Crossover Voting Ban is Just in Time

By Alabama State Senator Tom Whatley

Despite decades of success, Alabama Republicans have possessed a key vulnerability which
allows those outside the party to affect who we nominate to represent us in Congress, the
Governor’s Mansion, and even the White House. Outdated laws in our state have long allowed
Democrats to vote in GOP primary runoff elections – after already voting in their own
Democratic primary races. This process is called “crossover voting” and while the Republican
Party did everything they could to prevent this practice it was allowed under Alabama law.

That’s why I sponsored a bill in the Alabama Senate to put a stop this unfair practice. We passed
this bill and am proud to say it is about to make a difference in an election with national
implications.

On August 15, the GOP primary election for United States Senate resulted in a runoff between
Roy Moore and Luther Strange. That runoff will be held on September 26, and it will be the first
primary runoff election in Alabama history where crossover voting will be prohibited by law.

My bill, which Governor Ivey signed into law in May, safeguards our democracy and ensures a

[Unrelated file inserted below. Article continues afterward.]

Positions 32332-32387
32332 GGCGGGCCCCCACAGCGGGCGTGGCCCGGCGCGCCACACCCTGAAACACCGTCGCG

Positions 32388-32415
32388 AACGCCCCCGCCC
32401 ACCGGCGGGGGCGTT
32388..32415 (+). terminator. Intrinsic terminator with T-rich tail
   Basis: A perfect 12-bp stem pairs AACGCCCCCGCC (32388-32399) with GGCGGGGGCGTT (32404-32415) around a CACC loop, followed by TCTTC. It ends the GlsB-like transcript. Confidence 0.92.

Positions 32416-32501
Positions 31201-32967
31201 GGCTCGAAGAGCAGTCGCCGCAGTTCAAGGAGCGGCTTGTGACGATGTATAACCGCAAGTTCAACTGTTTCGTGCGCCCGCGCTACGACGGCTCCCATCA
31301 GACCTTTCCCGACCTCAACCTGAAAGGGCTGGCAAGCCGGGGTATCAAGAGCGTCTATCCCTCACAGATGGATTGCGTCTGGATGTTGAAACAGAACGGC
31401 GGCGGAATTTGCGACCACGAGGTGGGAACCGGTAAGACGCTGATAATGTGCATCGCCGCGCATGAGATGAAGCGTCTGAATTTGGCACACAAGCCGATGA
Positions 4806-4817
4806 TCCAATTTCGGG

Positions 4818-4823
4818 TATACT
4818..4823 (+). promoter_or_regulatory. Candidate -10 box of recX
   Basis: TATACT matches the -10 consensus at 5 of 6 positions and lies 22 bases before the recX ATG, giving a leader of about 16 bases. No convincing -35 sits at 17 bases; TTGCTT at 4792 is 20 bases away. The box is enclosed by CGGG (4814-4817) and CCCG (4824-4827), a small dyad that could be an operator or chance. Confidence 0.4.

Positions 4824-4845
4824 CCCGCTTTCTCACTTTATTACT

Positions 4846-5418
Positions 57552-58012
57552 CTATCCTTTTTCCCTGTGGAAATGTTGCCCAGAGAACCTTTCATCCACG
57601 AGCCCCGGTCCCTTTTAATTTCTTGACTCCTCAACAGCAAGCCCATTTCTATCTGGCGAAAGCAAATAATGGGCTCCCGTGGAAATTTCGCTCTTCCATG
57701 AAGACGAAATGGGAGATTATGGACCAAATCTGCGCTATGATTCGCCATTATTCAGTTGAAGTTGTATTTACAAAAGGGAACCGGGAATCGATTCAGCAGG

fair nominating process. Although both Democrats and Republicans in Alabama have previously
banned crossover voting, that ban was unenforceable without a state law to back it up.

The September 26 runoff between Roy Moore and Luther Strange will be a fair contest with only
Republican voters choosing the GOP nominee for the general election in November. And that’s
the way it should be.

This law helps Republicans choose their own candidates and Democrats do the same without any
funny business or gamesmanship that can further erode the trust of Alabama voters. It also has
the potential to boost the number of voters in our primary elections, which maintain notoriously
low turnout levels.

And, to be absolutely clear, the law does not stop anyone from voting for the candidate of their
choice in any general election, regardless of party affiliation. When we get to the General
election, anyone – regardless of party affiliation or their primary election vote – can vote for
either the Democratic or Republican candidate.

Today, Washington Republicans hold a very slim majority in the Senate, and whoever we send
to Congress in November will play a critical role in cutting government spending, reducing taxes
and safeguarding our own Alabama values.

I plan on supporting the candidate who wins the GOP runoff on September 26 and I hope voter
turnout beats expectations. The Republican runoff will be the first race to which the crossover
voting ban applies, and I look forward to this law legitimizing critical, close elections for years to
come.

I thank State Representative Arnold Mooney for carrying this bill through the State House,
Governor Ivey for signing it in to law, and Alabama Secretary of State John Merrill for so
quickly implementing the ban in time for such an important election.
I look forward to working with all of the above as well as Alabama Democrats to make sure our
elections stay free, fair, and accessible.
Sincerely,

Senator Tom Whatley